A.S. Dhoble, K.D. Bhalerao
University of Illinois at Urbana-Champaign,
Keywords: Microbiome, Animal Systems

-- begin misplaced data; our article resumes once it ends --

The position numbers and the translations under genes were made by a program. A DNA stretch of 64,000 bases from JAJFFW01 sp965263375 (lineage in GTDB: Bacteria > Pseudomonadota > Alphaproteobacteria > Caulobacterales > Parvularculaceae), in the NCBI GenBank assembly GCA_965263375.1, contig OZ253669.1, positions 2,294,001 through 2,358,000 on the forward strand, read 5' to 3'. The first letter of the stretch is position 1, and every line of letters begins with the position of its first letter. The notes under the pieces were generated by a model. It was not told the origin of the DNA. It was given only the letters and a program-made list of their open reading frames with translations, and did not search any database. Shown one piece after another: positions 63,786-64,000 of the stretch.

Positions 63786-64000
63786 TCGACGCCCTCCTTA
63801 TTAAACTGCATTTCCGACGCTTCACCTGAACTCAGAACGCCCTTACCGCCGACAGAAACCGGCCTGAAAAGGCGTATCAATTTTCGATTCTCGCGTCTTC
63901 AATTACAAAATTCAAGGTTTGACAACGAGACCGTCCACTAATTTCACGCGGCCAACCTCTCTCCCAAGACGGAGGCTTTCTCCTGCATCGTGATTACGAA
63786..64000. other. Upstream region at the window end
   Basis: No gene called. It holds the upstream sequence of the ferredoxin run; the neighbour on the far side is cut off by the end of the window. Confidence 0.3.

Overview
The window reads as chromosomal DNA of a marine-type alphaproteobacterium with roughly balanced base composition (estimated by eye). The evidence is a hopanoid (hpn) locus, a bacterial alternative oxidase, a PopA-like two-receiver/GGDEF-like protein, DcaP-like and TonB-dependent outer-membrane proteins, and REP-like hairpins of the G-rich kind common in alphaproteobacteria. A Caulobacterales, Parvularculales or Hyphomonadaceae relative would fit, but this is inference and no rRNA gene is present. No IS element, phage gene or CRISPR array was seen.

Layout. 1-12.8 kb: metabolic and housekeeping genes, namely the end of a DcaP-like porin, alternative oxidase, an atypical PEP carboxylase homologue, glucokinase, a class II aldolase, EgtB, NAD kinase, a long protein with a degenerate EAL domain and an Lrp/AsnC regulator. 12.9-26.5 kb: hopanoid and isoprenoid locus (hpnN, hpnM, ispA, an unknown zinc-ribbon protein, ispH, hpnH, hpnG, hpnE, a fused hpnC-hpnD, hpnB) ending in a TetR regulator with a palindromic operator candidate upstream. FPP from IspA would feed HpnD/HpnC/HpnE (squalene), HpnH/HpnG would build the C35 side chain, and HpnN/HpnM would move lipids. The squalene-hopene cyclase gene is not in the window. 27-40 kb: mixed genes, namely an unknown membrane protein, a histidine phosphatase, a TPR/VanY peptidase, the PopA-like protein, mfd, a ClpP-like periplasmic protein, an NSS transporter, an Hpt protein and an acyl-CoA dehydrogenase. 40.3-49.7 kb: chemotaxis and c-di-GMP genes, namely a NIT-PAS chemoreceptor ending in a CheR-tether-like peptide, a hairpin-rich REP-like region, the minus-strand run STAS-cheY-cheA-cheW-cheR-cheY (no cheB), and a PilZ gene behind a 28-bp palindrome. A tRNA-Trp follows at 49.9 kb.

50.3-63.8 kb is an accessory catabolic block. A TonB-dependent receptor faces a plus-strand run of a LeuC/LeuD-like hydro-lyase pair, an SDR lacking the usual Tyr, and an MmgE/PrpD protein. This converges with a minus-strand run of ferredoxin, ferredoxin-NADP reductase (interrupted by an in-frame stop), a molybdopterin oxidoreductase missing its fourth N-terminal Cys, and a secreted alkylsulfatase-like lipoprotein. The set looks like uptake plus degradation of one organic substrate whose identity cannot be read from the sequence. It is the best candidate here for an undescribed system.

Summary:Perturbations in the structure and function of a microbiome are now identified as an important step in the etiology of infectious diseases. There is a recognized need to develop advanced characterization tools to understand the key players in our microbial ecosystems. Even though next generation sequencing (NGS) technologies have made genomic and metagenomic approaches more accessible, these approaches are not high throughput enough to resolve dynamic changes in the structure of the microbiome over time due to labor required in sample processing. Flow cytometry can provide this information in a high throughput manner since it is fast, inline, automated, permits sample labeling, requires small sample volumes and minimal sample preparation. Furthermore, it requires low capital investment, has low per-sample cost, and produces rich high-dimensional information and is capable of sorting and classifying a sample. A novel multidimensional flow cytometry based method has been demonstrated to monitor and rapidly characterize the dynamics of a model of animal gut microbiomes resulting from perturbations in external environmental factors. Autocorrelation analysis between diverging microbial communities, exploiting multiple measurable dimensions in flow cytometry such as cell size (FSC or forward scatter), cell granularity/morphology (SSC or side scatter) and autofluorescence (corresponding to the same excitation/emission wavelength as in AmCyan standard dye), can be used as a simple and rapid tool to monitor perturbations in complex anaerobic microbiome due to addition of various carbon sources and nanoparticles. Further, it is also possible to quantitatively discriminate between divergent microbiomes, in a manner analogous to community fingerprinting techniques using automated ribosomal intergenic spacer analysis (ARISA). Applications of the proposed methodology have been demonstrated in the high value threat to the US dairy industry i.e. bovine mastitis. Initial studies indicate that proposed multidimensional flow cytometry based method can potentially detect and classify (type) subclinical mastitis, somatic cell count and the differential inflammatory cell count along with the quantification of the portion of viable, apoptotic, and necrotic leukocytes isolated from the milk samples infected with different mastitis pathogens. Clear identification of the pathogen, and the number, function and viability of milk leukocytes will pave the way for high throughput microbiological milk quality evaluation and may be able to inform appropriate antibiotic intervention strategies in dairy farms.